Elstone talks: Super League Nines, marquee allowances, reserve grade … and Brexit

On Wednesday, Super League chief executive Robert Elstone met with the media to look ahead to the start of the new season, which is now only than a fortnight away. Here are the main issues covered – from the prospect of Nines rugby all the way to the Brexit implications on Catalans Dragons.

On Gareth Widdop’s arrival in 2020:
“It’s great news. I’m excited as a fan to see the 24 players in room for the launch next week, and to think Gareth will be in that room next year is terrific. I’ve gone on record and said when Warrington announced Blake Austin, I said to Karl (Fitzpatrick) that it was the best news since being in job – this is as good. Our game is about players and superstars and to get someone of his quality in Super League is fantastic.”

On the marquee allowance raising from two to three in the coming years:
“There have been discussions. A number of clubs have talked about it and it’s on the agenda. Whether it’s ratified by all clubs – some may have different views – we’ll see, but it is on the agenda and clubs are aware of it.”

Whether he would like to see more clubs use the marquee ruling:
“Absolutely. From where I’m sitting, high-quality marquee players across the board gives us more assets to work with. Six teams are 12-1 or less to win the Grand Final this year, but if you lift marquee rulings you may have three or four. You have to work out the pros and cons of doing it. That’s for Super League to decide.”

On the latest discussions with Sky about the broadcast deal:
“There’s regular dialogue about how we can deliver value for money with Sky. We’ve got to make sure Sky think this is the best investment they’ve ever made. Those discussions haven’t started yet, though. We have some fantastic assets of heritage, clubs and players. If we can package those assets in the right way, I think we’ll be a hugely attractive proposition for a broadcast partner.”

On the financial situation at Salford Red Devils:
Salford are scheduled to kick off in two weeks and we’re confident they’ll be able to do that. There’s a rebuilding job and a growth job to be done. The game has an eye on them in a positive sense but we’re confident that we’ll not only get to the start line, but fulfil the season and start to turn things around and grow.

Whether Super League will interfere with the Catalans-Challenge Cup situation:
No, we won’t be involved. It’s a matter between Catalans and the RFL.

On the relationship between Super League and the RFL:
“Super League has a discreet team who commercialise and market Super League assets. It’s a mix of media, marketing and commercial and it’s a team we need to grow. We’ll have our own autonomy with finance and things like that, but the focus is as exclusive as it possibly can be.”

On how Brexit could impact Catalans’ position in the game:
“I know the Premier League considered it in three dimensions; one was a lot of clubs have match day staff working from all parts of Europe and it may make it more difficult to hire them. The second was the general economic impact and the third was free movement of players in and out of Europe. The Premier League has got to where it is by having very little restriction on getting the best players in the world to come to the Premier League. Whether it has an impact on players between here and France.. the honest answer is that I don’t know.”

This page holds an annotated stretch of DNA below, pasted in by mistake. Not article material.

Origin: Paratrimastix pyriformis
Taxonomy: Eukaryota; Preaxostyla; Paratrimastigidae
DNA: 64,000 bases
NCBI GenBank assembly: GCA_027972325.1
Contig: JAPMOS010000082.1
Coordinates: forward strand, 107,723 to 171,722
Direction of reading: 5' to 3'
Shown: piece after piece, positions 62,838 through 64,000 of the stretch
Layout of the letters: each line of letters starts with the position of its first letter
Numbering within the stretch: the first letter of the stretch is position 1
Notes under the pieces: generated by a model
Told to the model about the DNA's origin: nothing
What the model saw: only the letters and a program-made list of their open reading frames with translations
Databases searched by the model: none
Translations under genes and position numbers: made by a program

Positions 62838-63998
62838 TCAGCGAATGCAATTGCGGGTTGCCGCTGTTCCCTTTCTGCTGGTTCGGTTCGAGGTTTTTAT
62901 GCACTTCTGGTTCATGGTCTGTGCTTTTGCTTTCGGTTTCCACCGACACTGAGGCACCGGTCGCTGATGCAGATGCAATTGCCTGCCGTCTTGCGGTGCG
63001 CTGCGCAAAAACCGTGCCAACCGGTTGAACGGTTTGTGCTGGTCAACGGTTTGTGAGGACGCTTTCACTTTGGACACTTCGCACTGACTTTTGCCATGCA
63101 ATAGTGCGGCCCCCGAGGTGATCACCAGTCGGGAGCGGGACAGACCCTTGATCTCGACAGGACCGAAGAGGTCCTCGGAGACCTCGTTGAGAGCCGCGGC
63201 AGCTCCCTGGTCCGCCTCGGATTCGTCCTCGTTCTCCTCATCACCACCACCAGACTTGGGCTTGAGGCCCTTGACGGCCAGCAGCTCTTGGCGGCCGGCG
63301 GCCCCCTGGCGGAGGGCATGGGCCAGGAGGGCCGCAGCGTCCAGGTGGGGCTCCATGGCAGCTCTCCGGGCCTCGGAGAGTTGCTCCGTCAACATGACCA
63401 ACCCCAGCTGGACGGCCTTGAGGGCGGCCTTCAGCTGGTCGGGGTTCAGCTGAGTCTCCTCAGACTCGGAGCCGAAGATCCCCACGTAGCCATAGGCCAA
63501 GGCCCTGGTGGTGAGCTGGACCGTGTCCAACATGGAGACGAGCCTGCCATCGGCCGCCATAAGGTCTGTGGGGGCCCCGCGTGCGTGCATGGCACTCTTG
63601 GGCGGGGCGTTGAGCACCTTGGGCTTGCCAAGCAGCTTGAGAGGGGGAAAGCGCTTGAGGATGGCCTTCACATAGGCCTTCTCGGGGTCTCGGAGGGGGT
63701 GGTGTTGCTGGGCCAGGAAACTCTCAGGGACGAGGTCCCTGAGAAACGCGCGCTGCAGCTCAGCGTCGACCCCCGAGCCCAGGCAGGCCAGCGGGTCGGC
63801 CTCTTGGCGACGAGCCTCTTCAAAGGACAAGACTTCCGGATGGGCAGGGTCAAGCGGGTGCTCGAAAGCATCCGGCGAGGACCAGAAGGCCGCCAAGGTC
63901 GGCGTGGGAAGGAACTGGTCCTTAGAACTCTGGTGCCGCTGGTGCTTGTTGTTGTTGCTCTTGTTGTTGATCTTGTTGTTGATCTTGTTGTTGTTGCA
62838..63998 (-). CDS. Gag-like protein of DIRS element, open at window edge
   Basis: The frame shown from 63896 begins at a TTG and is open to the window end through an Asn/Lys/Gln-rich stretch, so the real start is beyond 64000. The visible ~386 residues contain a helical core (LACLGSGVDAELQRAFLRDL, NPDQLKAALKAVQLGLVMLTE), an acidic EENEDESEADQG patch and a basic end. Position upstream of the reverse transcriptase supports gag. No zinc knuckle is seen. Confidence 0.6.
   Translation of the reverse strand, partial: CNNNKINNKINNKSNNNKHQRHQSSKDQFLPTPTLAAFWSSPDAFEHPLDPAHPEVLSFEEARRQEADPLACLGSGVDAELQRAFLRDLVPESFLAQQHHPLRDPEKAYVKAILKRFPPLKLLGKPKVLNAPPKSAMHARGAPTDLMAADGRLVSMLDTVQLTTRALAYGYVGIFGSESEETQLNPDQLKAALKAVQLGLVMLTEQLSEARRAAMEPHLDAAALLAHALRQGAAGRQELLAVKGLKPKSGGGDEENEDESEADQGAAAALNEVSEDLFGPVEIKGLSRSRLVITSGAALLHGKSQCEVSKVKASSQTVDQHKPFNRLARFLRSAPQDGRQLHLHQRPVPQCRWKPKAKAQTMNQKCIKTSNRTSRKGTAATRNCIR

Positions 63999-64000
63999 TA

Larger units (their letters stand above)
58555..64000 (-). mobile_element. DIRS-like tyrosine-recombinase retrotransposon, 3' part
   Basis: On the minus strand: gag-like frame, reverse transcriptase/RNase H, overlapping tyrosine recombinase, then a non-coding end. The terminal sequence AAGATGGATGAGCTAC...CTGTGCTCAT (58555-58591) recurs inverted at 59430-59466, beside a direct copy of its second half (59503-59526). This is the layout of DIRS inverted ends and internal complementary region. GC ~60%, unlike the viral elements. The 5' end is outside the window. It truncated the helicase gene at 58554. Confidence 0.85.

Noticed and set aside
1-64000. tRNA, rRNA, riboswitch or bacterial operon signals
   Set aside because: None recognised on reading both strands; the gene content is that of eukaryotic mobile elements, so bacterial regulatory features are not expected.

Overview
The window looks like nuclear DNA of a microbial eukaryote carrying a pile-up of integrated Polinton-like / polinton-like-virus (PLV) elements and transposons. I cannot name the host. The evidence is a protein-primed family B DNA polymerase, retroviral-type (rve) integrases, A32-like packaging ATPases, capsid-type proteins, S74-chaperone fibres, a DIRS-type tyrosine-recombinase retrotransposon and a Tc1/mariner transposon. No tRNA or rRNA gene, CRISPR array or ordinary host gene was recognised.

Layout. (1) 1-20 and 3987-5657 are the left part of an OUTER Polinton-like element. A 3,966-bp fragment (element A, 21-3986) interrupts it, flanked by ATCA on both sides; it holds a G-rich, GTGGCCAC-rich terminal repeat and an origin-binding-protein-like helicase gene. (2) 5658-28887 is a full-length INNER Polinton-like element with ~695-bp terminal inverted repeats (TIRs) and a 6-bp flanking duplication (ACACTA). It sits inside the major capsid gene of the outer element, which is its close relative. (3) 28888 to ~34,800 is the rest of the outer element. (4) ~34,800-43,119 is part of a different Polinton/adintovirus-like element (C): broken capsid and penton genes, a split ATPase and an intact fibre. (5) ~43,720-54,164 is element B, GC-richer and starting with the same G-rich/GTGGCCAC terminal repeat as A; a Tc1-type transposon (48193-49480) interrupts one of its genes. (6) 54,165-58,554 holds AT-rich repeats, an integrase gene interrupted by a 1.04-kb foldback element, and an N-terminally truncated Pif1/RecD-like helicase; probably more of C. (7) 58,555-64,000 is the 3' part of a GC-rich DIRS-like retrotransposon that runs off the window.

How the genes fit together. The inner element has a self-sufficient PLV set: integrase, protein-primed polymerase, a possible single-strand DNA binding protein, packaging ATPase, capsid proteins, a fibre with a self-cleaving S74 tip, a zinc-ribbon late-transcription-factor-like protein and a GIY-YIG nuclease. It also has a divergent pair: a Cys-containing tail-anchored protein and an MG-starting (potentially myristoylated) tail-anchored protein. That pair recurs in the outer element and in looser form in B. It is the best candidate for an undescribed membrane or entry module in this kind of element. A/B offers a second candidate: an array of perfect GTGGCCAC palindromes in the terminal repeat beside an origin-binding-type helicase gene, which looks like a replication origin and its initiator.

An RFL spokesman added: “There’s a lot of work going on with that, and it’s an example of Super League and the RFL working together.”

On older generations fearing they’ll be left behind with Elstone’s vision for a younger market:
Lee Hicken, who produced the Leeds film As Good As It Gets and is working with Super League in 2019, said: “We’re looking to add a young audience rather than replace them. I’ve had this conversation about millennials versus everyone else; a lot of the time, things are painted as mutually exclusive and I don’t think they are. I use the example of film,we had around 3,000 cinema tickets sold that week – but the age range in the cinema was a total mix. The direction we’re going in, in terms of the visuals and things like that, is that I can’t see why any of the existing fans should have a problem with what we’re doing if we’re making the game looking better.”

On reserve grade and whether Super League will take control of it:
“The honest answer is that we’ve got an 18-month focus on getting the best broadcast deal; creating fantastic youth development pathways is not going to impact in that window. But for the long-term prosperity of the sport, we need to get more people playing and more to the start line as a professional Super League player. Everyone should be keen to ensure we do that as well as we can. The reserves debate is a complex one; the equivalent in football, the under-23s, has had huge investment and I’m still not certain it’s making a huge difference. It’s complicated and reserves may be part of the solution, it may not. But the game as a whole needs to address that.”

On the possibility of more ‘events’ in the calendar:
“There’s nothing imminent in the pipeline but we’re conscious there’s a potential plateauing of events after Magic in June and July before the play-offs. There’s a window there where there isn’t a real spike, so we’re looking at things we can do to create a few spikes. We had some serious talks about a Nines tournament for January 2019, and that fell away due to a little bit of short notice and funding. But we’re talking to that same promoter about Nines for January 2020. That’s early days though and there should be no expectation that will happen.”

Whether Super League would work with Matchroom on a concept like Nines:
“I’m willing to work with anyone who can add some value. The game needs to embrace anything that takes us to where we want to be.”